Scotsman Guide > News > March 2018 > News Story

 Enter your e-mail address and password below.


Forgot your password? New User? Register Now.

News Archives

Subscribe icon Subscribe to our weekly e-newsletter, Top News.

Barney Frank: Senate bill doesn't threaten Dodd-Frank

Proposed federal legislation, S. 2155, which would roll back portions of the Dodd-Frank Wall Street Reform and Consumer Protection Act, has been moving toward a floor vote in the U.S. Senate this week. Former Massachusetts Congressman Barney Frank, one of the Dodd-Frank Act’s principal architects, discussed why he doesn’t view the bill, also known as the Economic Growth, Regulatory Relief, and Consumer Protection Act, as a major threat to the larger framework of the 2010 Dodd-Frank law. Frank served in the U.S. House of Representatives from 1981 to 2013.

What are your impressions of the Senate bill?

barneyfrankWell, it is mixed. If I were in the Congress, I would reluctantly vote against it. I like the idea of passing this and then, frankly, resolving the debate about the overall legislation. That could be the last thing [about Dodd-Frank] that could pass. The legislation [Dodd-Frank] is largely popular, but the political agitation for changing it comes from the community banks and their concern. Meeting their concerns would be fine. So the part of the bill that deals with the community banks I am all for. I don’t like the expansion of the exemption from reporting [under] HMDA. [The exemption, proposed under S. 2155, would exempt lenders originating fewer than 500 loans per year from recently expanded reporting requirements under the Home Mortgage Disclosure Act, or HMDA, a law designed to prevent discriminatory lending practices.] I think we should do nothing to relax our fight against racism, which continues to be a problem in America. 

The more controversial part is [raising the asset floor from $50 billion to $250 billion for a large banks to be included in the list of systemically important institutions subject to extra supervision by the Financial Stability Oversight Council, or FSOC]. I think [the asset threshold] should be $125 [billion to trigger FSOC oversight]. So, I would vote against it on those grounds. I would hope to try and change it. But, as far as [non-qualified] mortgages are concerned, I think allowing the smaller banks to make those loans as long as they keep them in portfolio is a perfectly good idea.

So you do not agree that this a major gutting of the work that you did?

Of course not. It does not change in any way the mortgage rules. Let’s start with that. Nobody will be able to make a non-QM [non-qualified mortgage] and securitize it, which is what led to all the problems. The problem didn’t begin until people started being able to securitize mortgages and evade the problem of the non-payment. It [S. 2155] doesn’t do a thing to lessen all the rules on derivatives. It [Dodd-Frank] exempts the small banks and local [banks] on derivatives anyway. It [S. 2155] doesn’t do away with orderly liquidation [a process established by Dodd-Frank to a liquidate a large, complex financial company that is close to failing]. It does not in any way, literally not one word of the Consumer Financial Protection Bureau [authorizing language] would change. So, literally, the only significant change it makes is raising the level at which you get into the supervision of the [Financial] Stability Oversight Council to $250 [billion].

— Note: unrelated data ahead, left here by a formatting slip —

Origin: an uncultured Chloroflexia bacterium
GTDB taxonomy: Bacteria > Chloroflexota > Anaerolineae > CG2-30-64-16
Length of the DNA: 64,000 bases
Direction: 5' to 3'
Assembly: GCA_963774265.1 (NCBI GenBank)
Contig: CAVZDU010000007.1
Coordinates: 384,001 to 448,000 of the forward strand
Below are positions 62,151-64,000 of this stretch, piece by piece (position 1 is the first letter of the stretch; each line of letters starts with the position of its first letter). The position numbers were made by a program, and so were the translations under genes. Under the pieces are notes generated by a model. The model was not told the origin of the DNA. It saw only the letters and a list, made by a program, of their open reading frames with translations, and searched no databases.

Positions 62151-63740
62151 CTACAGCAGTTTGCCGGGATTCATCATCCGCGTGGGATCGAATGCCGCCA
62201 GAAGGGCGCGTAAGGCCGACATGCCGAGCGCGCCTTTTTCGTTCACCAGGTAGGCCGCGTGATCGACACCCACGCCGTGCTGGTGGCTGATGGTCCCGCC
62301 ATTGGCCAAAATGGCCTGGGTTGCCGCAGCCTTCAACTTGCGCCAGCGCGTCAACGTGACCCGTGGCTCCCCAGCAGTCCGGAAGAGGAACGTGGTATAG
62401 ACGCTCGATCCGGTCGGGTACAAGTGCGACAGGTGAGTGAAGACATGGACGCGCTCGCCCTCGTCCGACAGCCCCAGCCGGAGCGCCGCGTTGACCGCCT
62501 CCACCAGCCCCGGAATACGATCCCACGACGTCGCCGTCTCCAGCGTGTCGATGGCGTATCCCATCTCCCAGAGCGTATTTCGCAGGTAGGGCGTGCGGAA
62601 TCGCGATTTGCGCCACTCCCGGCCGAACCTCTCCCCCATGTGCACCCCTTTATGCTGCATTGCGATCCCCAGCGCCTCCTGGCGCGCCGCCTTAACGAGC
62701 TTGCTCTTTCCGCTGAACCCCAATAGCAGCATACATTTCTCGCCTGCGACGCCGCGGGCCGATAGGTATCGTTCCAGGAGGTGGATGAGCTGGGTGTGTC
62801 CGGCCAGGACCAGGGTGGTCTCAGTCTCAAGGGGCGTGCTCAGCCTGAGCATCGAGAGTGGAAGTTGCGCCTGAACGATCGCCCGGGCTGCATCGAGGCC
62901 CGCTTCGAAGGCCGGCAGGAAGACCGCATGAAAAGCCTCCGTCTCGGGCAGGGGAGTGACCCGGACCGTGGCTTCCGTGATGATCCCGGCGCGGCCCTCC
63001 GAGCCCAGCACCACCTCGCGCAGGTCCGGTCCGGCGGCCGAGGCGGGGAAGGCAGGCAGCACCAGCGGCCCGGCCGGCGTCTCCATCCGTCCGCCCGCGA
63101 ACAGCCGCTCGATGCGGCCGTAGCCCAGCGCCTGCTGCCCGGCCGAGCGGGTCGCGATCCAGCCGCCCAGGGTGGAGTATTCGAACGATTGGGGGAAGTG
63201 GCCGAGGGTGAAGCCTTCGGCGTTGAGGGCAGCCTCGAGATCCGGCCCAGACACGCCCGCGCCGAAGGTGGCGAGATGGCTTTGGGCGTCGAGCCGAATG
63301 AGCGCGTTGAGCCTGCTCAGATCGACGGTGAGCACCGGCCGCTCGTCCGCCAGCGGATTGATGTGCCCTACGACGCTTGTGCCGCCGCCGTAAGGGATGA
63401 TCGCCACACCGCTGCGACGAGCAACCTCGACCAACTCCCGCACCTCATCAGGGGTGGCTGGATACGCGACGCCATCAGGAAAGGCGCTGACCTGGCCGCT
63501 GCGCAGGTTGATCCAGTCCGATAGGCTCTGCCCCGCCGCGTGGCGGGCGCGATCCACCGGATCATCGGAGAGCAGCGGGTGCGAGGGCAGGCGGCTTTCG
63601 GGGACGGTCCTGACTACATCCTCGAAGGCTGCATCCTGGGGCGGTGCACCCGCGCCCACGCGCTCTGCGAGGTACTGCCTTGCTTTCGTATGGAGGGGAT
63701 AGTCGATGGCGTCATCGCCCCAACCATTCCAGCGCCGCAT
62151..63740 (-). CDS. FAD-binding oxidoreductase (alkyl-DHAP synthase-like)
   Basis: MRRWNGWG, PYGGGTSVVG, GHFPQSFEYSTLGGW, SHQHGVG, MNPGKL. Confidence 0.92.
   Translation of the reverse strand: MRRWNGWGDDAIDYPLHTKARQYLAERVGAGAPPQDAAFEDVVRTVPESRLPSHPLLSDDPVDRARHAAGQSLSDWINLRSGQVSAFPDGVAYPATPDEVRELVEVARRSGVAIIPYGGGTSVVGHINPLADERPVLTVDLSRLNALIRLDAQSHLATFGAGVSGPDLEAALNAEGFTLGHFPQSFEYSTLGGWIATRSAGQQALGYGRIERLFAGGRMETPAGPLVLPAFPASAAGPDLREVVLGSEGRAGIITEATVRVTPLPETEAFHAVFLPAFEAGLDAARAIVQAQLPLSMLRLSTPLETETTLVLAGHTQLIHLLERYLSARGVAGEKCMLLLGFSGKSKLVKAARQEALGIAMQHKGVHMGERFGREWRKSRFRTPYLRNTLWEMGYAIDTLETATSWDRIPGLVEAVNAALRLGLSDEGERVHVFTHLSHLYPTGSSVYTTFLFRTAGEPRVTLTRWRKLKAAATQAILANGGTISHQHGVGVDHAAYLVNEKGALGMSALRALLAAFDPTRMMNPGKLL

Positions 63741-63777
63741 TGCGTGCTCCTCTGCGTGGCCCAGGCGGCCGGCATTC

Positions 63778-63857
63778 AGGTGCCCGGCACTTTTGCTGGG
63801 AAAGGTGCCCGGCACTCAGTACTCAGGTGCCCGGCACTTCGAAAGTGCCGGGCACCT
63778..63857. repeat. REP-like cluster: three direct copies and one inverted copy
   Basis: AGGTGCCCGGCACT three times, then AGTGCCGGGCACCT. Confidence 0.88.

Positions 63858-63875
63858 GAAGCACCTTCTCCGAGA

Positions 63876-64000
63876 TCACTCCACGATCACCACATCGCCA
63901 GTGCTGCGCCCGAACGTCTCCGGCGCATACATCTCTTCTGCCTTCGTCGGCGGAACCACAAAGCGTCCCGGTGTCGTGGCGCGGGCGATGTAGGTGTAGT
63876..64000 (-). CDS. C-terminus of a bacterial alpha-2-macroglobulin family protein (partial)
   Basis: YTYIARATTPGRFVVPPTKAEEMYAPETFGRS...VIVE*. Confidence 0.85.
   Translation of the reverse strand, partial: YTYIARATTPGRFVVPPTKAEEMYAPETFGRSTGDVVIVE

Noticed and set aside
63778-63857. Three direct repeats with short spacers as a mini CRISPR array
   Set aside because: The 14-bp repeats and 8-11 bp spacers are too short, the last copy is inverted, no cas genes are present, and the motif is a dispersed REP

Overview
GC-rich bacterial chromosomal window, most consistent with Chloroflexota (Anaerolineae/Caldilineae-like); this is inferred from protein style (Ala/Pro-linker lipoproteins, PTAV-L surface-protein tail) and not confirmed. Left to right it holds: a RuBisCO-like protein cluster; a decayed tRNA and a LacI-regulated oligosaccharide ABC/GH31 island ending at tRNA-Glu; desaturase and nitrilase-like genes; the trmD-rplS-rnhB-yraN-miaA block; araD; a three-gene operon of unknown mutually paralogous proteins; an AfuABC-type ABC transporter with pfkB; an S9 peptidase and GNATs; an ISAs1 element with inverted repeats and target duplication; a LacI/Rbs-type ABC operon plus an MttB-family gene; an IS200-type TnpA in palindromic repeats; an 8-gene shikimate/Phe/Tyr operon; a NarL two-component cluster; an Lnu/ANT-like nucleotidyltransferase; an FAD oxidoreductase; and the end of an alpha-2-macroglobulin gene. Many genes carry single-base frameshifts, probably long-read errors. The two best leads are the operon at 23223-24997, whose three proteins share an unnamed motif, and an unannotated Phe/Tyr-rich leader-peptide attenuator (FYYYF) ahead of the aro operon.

Is there any portion of the proposed legislation that you support? 

I like exempting [small banks from] the Volcker rule [a provision in S. 2155 that exempts banks with less than $10 billion in assets from a ban on proprietary trading and investing in hedge funds and private equity funds]. Yes, I think accommodating the community banks is a good idea. It lets them function better, and it takes them off the warpath against the bill. Exempting them from the Volcker Rule and allowing them to make non-QM loans that they put in their portfolios, those are both fine.

Do you see any of the proposed changes advanced in the bill as presenting a major risk to the banking system?

I don’t think taking banks [with] $125 [billion] to $250 [billion in assets], and not subjecting them automatically to the FSOC, creates a major risk, no.  

What are the bill’s chances for enactment? It looks like it will pass the Senate.

Well, the problem is the House. The major problem still faced in the House is ... Republicans who hate Dodd-Frank and want to get rid of more of it. [U.S. Rep.] Jeb Hensarling, who is a very conservative chairman of the House Financial Services Committee, dislikes this bill [S. 2155] precisely because it doesn’t unravel the major bill [Dodd-Frank]. People have been understandably focusing on the arguments between the Democrats, but you are now going to have major pressure, a major fight in the House, between Republicans who want to vote for this bill and satisfy the smaller banks and the very ideologically motivated leadership of the [House] Financial Services Committee, who don’t want to pass this bill precisely because it will leave too much of Dodd-Frank intact.


Questions? Contact at (425) 984-6017 or

Get the latest news and articles from Scotsman Guide straight to your inbox.

Send me the following e-mails:

Learn more about Scotsman Guide e-mails

Thank you for signing up to receive e-mails from Scotsman Guide.

A confirmation e-mail has been sent to the address you provided.

For questions regarding your e-mail subscriptions please contact or call (800) 297-6061.

Fins A Lender Post a Loan
Residential Find a Lender Commercial Find a Lender
Follow Us:Visit Scotsman Guide Facebook pageVisit Scotsman Guide LinkedIn pageVisit Scotsman Guide Twitter page


© 2019 Scotsman Guide Media. All Rights Reserved.  Terms of Use  |  Privacy Policy